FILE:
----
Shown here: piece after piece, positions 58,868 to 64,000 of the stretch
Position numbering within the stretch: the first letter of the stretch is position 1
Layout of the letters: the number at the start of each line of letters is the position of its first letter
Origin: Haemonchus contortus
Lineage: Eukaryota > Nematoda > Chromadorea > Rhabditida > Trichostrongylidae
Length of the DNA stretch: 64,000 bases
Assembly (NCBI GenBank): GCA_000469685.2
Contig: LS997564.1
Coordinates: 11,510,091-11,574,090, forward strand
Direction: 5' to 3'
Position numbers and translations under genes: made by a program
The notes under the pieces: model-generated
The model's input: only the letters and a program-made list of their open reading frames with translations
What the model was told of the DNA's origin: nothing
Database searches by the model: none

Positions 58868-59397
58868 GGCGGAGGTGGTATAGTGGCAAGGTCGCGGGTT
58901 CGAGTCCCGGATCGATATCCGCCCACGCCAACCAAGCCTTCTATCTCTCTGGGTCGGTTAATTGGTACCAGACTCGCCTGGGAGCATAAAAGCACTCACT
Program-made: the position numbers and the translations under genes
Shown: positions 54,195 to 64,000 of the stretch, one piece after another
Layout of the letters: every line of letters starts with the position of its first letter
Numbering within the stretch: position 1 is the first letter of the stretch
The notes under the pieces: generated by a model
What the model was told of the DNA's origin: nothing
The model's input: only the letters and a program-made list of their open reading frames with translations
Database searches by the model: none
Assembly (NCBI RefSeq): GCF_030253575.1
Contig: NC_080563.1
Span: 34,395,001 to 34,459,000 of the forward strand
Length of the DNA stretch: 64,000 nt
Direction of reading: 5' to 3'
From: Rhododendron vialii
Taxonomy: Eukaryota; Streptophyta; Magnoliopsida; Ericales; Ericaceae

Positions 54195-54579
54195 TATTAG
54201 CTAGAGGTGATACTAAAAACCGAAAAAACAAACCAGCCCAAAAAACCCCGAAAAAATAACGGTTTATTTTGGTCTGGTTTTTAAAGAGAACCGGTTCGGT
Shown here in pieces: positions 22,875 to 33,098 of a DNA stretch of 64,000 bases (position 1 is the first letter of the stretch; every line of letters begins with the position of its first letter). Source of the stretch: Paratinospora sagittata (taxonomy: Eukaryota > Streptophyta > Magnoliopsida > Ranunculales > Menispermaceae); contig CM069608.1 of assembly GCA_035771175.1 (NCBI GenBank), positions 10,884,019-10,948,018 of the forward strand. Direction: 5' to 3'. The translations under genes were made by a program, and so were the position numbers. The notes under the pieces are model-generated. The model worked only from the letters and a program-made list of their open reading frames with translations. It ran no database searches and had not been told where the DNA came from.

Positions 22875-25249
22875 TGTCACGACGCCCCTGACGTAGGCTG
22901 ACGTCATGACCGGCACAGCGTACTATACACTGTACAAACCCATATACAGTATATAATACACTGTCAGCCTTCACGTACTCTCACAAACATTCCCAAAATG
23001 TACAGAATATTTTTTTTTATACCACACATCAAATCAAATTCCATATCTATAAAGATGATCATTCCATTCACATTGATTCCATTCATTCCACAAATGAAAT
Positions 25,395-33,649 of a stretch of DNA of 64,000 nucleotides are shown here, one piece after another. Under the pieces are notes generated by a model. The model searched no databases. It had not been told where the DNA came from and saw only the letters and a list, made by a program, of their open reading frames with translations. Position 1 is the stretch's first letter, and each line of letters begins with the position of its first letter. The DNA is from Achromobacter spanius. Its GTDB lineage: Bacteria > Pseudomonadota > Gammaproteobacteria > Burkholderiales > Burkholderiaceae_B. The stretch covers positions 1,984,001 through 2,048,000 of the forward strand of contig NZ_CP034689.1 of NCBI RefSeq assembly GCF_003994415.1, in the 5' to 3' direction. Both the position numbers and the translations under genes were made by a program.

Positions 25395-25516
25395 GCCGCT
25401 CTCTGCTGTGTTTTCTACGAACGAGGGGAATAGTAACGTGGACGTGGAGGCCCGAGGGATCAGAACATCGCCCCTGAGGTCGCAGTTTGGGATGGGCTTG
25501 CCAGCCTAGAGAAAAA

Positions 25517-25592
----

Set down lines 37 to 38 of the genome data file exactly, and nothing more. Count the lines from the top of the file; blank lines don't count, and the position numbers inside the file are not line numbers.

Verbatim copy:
Shown here in pieces: positions 22,875 to 33,098 of a DNA stretch of 64,000 bases (position 1 is the first letter of the stretch; every line of letters begins with the position of its first letter). Source of the stretch: Paratinospora sagittata (taxonomy: Eukaryota > Streptophyta > Magnoliopsida > Ranunculales > Menispermaceae); contig CM069608.1 of assembly GCA_035771175.1 (NCBI GenBank), positions 10,884,019-10,948,018 of the forward strand. Direction: 5' to 3'. The translations under genes were made by a program, and so were the position numbers. The notes under the pieces are model-generated. The model worked only from the letters and a program-made list of their open reading frames with translations. It ran no database searches and had not been told where the DNA came from.

Positions 22875-25249